The big news of last week, the US government shutdown, has been engaging the attention of not only politicians but also businesses and markets. The debt ceiling issue is also looming and there is expectation of an agreement on the issue; if achieved it will boost the US business confidence.

As for commodity markets, despite some catalysts for upward price movement, gold has failed to benefit from the shutdown or reassert its haven status. Delayed tapering of QE has also not really benefited the yellow metal. Simply put, investor interest in this commodity has been subdued this year with sluggish demand growth contributing to reduced interest. Base metals have largely remained range-bound. On the other hand, calming of geopolitical tensions of recent weeks has meant a correction in crude oil prices. Following the shutdown, CFTC data release for the week may not materialise.

The week that went by was a mixed one for commodities. In the London market, precious metals were the worst hit. Gold was down 2.3 per cent in value, while palladium was the worst performer with a price decline of 2.6 per cent followed by platinum with a loss of 2.1 per cent. Silver moved up marginally over the week. The LME base metals complex was generally soft. Lead and zinc were down 2.7 and 1.9 per cent respectively. While copper softened, tin was up 2.8 per cent to end the week at $23,962 a tonne.

As we move closer to the year-end and more data become available from the US and other economies, tapering will surely come to the centre stage. In the event, further corrections in some of the commodities such as gold can be expected. Meanwhile, macro data and demand-supply fundamentals of individual commodities will drive the market.

Gold: losing sheen

The metal has pared much of the gains it enjoyed post-FOMC meeting last month when prices rose as high as $1,370 an ounce. However, it has failed to gain from a host of favourable developments including delayed tapering, the US government shutdown and political uncertainty in Italy. Additionally, the US debt ceiling uncertainty (October 17 deadline) is looming. Gold-backed ETP holding have continued to fall although the pace has slowed. At the same time, a weaker dollar has supported prices from falling further.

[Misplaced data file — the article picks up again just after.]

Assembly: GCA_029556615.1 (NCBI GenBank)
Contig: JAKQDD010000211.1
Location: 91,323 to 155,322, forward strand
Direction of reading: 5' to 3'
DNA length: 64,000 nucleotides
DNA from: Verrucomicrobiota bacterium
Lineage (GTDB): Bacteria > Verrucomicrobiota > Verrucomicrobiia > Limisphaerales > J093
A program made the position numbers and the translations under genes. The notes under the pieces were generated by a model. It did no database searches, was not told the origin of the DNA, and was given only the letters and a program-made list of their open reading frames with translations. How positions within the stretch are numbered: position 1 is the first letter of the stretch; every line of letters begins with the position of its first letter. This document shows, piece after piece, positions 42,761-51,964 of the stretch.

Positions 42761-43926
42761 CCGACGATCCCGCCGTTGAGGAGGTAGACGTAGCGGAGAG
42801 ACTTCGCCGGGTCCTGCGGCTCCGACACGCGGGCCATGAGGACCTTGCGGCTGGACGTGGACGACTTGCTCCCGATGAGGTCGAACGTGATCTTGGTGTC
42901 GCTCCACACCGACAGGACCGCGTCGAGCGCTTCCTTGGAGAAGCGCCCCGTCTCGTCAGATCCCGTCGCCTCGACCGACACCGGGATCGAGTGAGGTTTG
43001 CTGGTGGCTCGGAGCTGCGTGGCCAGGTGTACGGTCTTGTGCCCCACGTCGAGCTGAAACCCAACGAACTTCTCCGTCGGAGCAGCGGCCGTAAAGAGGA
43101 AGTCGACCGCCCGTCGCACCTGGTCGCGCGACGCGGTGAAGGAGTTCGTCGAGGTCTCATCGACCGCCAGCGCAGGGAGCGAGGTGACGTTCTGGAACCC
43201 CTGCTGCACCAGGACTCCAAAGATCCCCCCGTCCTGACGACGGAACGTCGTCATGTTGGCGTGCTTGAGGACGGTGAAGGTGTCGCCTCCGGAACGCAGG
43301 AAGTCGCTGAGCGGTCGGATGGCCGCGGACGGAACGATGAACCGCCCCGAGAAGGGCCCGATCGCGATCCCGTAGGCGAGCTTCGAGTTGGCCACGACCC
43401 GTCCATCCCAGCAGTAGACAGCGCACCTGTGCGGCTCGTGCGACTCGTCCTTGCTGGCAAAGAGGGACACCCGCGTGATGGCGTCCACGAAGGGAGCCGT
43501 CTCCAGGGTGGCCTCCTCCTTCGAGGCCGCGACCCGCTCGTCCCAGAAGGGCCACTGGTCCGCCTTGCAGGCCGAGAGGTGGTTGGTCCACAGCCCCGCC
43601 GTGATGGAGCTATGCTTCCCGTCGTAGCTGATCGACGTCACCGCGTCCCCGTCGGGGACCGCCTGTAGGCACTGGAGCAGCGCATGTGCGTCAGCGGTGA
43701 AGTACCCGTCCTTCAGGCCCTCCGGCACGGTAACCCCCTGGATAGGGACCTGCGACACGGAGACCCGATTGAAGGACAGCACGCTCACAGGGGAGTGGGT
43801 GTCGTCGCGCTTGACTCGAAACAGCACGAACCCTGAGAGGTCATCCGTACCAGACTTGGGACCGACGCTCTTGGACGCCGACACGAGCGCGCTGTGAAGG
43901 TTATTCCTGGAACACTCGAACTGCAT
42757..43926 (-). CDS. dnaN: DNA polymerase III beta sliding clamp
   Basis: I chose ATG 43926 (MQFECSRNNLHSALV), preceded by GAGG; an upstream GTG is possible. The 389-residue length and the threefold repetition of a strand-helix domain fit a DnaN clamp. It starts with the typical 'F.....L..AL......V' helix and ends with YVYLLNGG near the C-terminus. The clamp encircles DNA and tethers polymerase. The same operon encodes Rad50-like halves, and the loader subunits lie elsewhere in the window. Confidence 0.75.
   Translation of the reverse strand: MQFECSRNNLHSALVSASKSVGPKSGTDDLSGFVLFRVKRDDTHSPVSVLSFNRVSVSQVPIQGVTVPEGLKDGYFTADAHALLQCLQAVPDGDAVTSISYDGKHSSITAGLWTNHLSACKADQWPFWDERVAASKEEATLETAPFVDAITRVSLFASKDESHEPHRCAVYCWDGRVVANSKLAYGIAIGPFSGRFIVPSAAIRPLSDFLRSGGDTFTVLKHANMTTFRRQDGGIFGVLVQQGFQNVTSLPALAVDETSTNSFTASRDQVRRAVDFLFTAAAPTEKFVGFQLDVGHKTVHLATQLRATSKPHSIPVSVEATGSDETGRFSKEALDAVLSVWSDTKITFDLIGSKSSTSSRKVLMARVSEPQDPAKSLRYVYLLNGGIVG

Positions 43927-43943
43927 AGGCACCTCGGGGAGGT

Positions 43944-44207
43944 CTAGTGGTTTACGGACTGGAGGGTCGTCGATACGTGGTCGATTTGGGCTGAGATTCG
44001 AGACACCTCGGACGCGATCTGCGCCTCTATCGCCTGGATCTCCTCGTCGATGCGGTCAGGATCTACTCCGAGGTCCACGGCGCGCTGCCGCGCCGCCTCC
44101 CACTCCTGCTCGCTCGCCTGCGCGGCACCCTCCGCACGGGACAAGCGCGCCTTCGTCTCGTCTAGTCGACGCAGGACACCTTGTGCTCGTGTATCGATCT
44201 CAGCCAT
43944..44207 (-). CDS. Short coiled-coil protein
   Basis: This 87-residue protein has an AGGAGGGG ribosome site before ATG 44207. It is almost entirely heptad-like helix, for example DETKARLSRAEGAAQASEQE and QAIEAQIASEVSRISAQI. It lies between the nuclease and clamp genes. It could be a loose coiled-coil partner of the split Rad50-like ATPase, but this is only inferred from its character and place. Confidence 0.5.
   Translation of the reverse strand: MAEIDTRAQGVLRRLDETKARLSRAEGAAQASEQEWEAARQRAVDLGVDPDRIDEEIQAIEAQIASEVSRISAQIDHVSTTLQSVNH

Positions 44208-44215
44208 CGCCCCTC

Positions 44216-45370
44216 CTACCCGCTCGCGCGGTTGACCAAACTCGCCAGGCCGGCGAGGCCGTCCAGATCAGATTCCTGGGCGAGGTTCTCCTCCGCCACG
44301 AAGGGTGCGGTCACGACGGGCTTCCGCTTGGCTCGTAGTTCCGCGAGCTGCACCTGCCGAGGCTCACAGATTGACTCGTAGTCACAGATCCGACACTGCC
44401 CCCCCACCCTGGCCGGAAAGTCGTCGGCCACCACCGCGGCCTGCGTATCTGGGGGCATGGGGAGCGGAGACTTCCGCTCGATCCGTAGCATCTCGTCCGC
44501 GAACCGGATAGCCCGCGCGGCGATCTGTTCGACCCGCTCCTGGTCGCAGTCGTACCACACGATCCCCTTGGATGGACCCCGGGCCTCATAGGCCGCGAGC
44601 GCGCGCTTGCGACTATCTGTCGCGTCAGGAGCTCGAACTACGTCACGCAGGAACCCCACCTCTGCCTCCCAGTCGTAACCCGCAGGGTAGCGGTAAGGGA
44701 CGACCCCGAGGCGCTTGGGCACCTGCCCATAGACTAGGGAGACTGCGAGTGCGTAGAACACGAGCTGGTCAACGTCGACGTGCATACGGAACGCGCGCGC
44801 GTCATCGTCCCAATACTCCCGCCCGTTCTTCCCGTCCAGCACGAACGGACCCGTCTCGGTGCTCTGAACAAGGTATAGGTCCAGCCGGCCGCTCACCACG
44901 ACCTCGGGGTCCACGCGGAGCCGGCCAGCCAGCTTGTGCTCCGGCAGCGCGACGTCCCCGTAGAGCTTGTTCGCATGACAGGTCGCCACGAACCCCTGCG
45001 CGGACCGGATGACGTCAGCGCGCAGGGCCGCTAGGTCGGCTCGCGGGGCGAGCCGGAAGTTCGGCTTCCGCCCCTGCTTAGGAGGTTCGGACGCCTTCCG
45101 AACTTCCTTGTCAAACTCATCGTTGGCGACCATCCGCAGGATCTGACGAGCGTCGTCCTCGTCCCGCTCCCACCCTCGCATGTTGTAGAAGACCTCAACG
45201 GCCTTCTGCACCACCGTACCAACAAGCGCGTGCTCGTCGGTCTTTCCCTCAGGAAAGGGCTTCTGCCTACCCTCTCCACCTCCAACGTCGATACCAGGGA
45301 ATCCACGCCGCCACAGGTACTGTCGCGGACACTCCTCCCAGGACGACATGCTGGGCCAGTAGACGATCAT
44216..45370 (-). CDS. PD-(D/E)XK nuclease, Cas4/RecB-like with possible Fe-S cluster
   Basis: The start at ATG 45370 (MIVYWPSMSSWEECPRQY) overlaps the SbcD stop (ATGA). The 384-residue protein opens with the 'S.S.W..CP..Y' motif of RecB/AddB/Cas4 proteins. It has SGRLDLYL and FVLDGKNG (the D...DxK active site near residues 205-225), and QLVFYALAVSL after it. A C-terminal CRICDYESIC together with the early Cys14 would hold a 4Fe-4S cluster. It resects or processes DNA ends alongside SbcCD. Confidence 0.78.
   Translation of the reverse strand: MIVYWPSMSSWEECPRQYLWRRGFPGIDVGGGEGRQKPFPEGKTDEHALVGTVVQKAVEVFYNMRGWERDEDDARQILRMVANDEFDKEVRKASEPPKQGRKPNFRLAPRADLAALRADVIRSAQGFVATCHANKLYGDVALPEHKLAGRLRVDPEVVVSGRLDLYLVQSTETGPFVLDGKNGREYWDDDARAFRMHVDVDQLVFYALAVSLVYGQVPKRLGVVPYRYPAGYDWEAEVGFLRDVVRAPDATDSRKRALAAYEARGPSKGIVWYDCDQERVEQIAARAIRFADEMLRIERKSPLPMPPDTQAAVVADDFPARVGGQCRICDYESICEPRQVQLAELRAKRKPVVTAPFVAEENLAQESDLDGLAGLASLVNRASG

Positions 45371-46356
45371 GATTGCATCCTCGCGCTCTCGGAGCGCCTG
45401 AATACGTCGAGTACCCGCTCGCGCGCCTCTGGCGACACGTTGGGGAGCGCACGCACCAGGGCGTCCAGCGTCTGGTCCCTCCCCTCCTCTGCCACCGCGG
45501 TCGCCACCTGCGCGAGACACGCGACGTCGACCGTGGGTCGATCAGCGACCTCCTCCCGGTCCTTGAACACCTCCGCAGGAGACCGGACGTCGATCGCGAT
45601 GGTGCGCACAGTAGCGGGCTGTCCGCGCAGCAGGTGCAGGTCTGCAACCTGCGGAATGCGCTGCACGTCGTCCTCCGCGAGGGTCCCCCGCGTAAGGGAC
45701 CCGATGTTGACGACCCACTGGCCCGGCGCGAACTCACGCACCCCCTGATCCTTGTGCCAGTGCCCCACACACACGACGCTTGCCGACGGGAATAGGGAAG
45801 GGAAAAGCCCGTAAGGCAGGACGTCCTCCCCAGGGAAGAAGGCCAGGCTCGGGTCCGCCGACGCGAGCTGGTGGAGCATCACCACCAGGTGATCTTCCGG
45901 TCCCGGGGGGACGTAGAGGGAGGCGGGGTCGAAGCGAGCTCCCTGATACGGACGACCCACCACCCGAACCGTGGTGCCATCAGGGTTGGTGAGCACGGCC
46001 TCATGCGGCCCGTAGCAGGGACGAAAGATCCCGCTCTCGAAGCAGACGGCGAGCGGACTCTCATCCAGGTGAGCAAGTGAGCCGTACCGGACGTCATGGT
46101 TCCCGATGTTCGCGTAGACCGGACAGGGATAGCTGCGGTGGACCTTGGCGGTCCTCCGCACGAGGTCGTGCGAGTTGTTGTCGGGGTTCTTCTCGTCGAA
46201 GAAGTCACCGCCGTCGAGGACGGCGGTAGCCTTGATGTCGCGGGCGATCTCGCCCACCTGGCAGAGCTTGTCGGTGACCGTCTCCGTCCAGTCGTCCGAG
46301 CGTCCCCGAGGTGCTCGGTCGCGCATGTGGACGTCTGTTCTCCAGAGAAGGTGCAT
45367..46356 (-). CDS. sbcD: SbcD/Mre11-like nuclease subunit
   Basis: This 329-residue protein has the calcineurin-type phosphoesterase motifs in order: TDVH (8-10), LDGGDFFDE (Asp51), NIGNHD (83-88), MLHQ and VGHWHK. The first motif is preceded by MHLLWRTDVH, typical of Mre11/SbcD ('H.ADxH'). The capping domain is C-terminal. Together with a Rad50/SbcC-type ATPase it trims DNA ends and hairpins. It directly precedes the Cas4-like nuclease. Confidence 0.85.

The sentiment towards gold has remained hesitant as gross long positions have been scaled back. In the near-term, so long as the dollar remains weak, gold will enjoy support and may trade in a range.

On Friday in London, gold PM Fix was $1,310/oz, down from the previous day’s $1,316. Silver gained marginally to a Friday AM Fix of $21.65 versus the previous day’s $21.57. Platinum ended the week at $1,386 ($1,373) and palladium was unchanged at $706.

Demand conditions in two major consuming countries India and China are reported to be improving. With festival season kicking in and crop harvests in full swing, Indian physical demand is seen supporting prices, although the strength of demand is not remarkable. With prices still hovering around Rs 30,000 for 10 gram and limited expectation of appreciation, buyers have turned cautious.

Metals: Range-bound

Prices have remained largely range bound over the past week. Market participants are looking forward to the LME Week. As if in anticipation, aluminium and copper traded higher on Friday. A close of $1,800/tonne for aluminium meant a year-on-year decline of 8.6 per cent and at $7,232 copper was down 11 per cent year-on-year.

China’s fading growth momentum has become a matter concern for the market even as supplies are improving. Some metals such as copper are expected to fall into a state of surplus by the end of the year. QE tapering decision will also pressure prices down. So, price weakness is likely to extend into 2014.

Crude: on a slip

With dissipation of geopolitical tensions and improvement in supplies, the market is correcting down. In recent weeks, oil has pared close to $10 a barrel. The possibility of a stock build is real. Analysts hold Q4 Brent price forecast at $105 a barrel. There is belief, tapering would have little effect on this market.

(This article was published on October 6, 2013)
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